The downer, at least for me, is that it reinforces the distance Microsoft’s fallen from its lofty, now bygone Games for Windows push, back when the company boldly aspired to merge its Windows and Xbox ecosystems. Steam, at this point synonymous with PC gaming, pretty much eliminated hopes of Windows games feeding achievement stacks and gamerscores. Windows 10’s arms-around-the-Xbox-One strategy is still, in the end, about peering into the latter’s vibrant ecosystem from the outside.

It’s free

I’ve saved the most obvious and broadly hyped perk for last: If you own Windows 7 or Windows 8, upgrade versions or full, you can pick up Windows 10 for nada, so long as you do so by the end of July 2016 (it’s free to Windows 7 and 8 users for one year, in other words).

TIME Video Games

5 Reasons to Buy a PlayStation 4 Right Now

Sony Corp. PlayStation 4 As Game Console Goes On Sale In U.S.
Bloomberg—Getty Images A logo sits on the front of a Sony PlayStation 4 (PS4) games console, manufactured by Sony Corp., in this arranged photograph taken in London, U.K., on Friday, Nov. 15, 2013.

To date, it's the fastest selling game system in history

On the sales front, the PlayStation 4 rules the roost. Sony’s flagship game console pulled off a high octane launch in late 2013, and it’s since beat both Nintendo’s Wii U and Microsoft’s Xbox One in global systems sold.

It also looks nothing like a first-gen console, designed by architect Mark Cerny to resemble the sort of quiet, elegantly slimline revision we’re more likely to see three or four years into a console’s 10-or-so year lifespan. And that’s without trading down, power-wise.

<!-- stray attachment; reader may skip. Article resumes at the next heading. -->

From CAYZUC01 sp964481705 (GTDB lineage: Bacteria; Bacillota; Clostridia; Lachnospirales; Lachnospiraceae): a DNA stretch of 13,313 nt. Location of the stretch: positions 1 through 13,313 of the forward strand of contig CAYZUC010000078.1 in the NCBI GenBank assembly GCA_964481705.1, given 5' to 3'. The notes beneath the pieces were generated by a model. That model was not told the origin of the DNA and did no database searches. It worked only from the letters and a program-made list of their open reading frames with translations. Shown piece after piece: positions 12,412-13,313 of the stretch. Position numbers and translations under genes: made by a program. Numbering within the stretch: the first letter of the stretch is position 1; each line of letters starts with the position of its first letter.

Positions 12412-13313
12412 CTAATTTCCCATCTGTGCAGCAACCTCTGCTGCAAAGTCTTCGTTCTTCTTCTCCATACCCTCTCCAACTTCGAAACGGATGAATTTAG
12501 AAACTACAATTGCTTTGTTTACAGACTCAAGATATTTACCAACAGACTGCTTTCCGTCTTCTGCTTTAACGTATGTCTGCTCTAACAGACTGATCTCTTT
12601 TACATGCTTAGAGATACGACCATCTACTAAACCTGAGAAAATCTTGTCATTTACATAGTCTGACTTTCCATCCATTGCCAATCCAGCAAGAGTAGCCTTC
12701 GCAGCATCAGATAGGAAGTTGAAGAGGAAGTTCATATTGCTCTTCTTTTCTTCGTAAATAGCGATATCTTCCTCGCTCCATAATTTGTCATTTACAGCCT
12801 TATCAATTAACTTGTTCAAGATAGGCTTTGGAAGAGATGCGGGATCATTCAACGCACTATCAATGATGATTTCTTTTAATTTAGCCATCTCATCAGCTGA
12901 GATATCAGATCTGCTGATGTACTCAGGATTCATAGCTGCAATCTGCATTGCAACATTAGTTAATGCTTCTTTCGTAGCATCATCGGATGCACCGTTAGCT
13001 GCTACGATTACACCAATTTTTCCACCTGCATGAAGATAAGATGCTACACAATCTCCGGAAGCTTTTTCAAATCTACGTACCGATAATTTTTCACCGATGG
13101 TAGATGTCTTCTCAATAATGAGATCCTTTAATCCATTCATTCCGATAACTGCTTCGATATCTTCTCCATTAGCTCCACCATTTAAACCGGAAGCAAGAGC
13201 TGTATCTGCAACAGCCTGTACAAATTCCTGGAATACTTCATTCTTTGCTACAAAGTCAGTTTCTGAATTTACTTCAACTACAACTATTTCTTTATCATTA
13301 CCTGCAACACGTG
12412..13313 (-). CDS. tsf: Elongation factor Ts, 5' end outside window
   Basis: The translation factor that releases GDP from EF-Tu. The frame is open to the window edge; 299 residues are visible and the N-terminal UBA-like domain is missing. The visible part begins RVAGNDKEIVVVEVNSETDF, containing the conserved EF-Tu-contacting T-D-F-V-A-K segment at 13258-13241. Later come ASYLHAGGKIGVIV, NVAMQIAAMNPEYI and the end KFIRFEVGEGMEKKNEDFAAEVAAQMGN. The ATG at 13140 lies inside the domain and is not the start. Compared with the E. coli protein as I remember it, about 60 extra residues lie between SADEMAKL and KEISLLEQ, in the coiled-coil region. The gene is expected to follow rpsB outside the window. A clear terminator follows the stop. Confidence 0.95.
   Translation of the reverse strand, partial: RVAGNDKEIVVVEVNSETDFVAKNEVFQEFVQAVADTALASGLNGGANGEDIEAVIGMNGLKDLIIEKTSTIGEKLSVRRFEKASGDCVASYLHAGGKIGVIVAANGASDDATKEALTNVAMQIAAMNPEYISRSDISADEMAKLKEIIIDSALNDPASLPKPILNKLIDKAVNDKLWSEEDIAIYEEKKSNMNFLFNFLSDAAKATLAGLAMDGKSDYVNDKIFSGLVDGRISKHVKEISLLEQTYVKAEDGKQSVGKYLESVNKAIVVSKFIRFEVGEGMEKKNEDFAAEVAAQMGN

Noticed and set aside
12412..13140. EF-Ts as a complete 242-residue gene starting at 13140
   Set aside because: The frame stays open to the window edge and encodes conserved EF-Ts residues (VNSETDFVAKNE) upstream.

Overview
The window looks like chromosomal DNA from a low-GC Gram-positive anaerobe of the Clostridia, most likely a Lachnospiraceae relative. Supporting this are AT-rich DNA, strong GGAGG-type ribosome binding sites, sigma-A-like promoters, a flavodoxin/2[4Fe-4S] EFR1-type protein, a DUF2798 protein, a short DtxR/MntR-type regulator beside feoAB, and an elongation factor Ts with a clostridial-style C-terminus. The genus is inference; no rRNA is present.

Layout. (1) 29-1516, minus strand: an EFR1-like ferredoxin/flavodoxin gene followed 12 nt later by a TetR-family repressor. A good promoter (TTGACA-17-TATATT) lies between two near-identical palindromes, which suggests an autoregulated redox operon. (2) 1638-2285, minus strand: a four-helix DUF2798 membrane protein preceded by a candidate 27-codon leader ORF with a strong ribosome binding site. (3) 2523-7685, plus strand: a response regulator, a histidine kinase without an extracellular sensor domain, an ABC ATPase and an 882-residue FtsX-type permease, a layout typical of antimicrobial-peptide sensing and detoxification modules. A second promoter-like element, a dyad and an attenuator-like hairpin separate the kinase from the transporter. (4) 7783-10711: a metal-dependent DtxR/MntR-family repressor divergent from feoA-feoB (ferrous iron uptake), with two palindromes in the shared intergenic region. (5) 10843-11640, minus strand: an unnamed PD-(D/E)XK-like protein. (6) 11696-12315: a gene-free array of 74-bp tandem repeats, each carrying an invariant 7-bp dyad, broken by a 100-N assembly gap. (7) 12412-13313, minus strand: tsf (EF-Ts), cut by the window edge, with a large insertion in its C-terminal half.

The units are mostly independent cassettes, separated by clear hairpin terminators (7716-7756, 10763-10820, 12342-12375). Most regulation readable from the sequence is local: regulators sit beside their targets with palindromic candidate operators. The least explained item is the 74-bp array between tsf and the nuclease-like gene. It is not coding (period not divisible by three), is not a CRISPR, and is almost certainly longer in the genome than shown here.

Here’s a roundup of reasons to consider buying the PlayStation 4, mid-2015 edition:

It has the best versions of cross-platform games

This applies more to earlier games than recent ones, but on balance, cross-platform titles tend to look better on Sony’s hardware. That’s because third-party studios struggled out of the gate to optimize for the Xbox One’s architecture, running into performance snafus that forced them to make visual compromises. If you’re a strict videophile who pores over graphics comparisons at pixel-scrutinizing sites like Digital Foundry, the PlayStation 4 brooks little argument here.


Everyone not tied down by a massive exclusivity deal wants to be on Sony’s hardware. It’s snowball math: the more people buy a game console, the more studios want to develop for it, the more people buy the game console. Sony’s PlayStation 4 soared past 22 million units sold in March—more than twice the Xbox One’s last reported “shipped” figure—and it’s either close behind or in lockstep with Nintendo’s original Wii for the honorific “fastest selling console of all time.” If you want the near-future-proofed game console, it’s the PlayStation 4 by a country mile.


One of the finest action roleplaying games ever made lives on Sony’s system and no other. Its outrageous challenges and endless combat loops won’t resonate with everyone, but if you’re an aficionado of studio From Software’s Demon’s Souls and Dark Souls games, the PlayStation 4 is a slam dunk buy for Bloodborne alone.

Share Play

Both Sony and Microsoft let you stream video of what you’re doing through services like Twitch, but only the PlayStation 4 lets you invite viewers (who also have a PlayStation 4) to play games you own but that they don’t. Before you shrug because you and your friends are going to buy the same games, consider the “remote assistance” feature, which, if you’re stuck in whatever game, lets you turn control over to a remote player, either in an instructional capacity or to simply get you over the hump.

PlayStation Now

Sony’s game-streaming technology isn’t the same thing as true backward compatibility, and game streaming can be visually glitchy if your Internet connection hiccups. But since older PlayStation 3 games look diminished on native 1080p resolution TV screens, does it matter? For $20 a month, PlayStation Now gives you unfetteredun access to over 100 PlayStation 3 games, and the list is growing.

TIME Video Games

Here’s Why Everybody Loves This Bizarre New Soccer Game

It's the weirdest, wildest demolition-derby you can imagine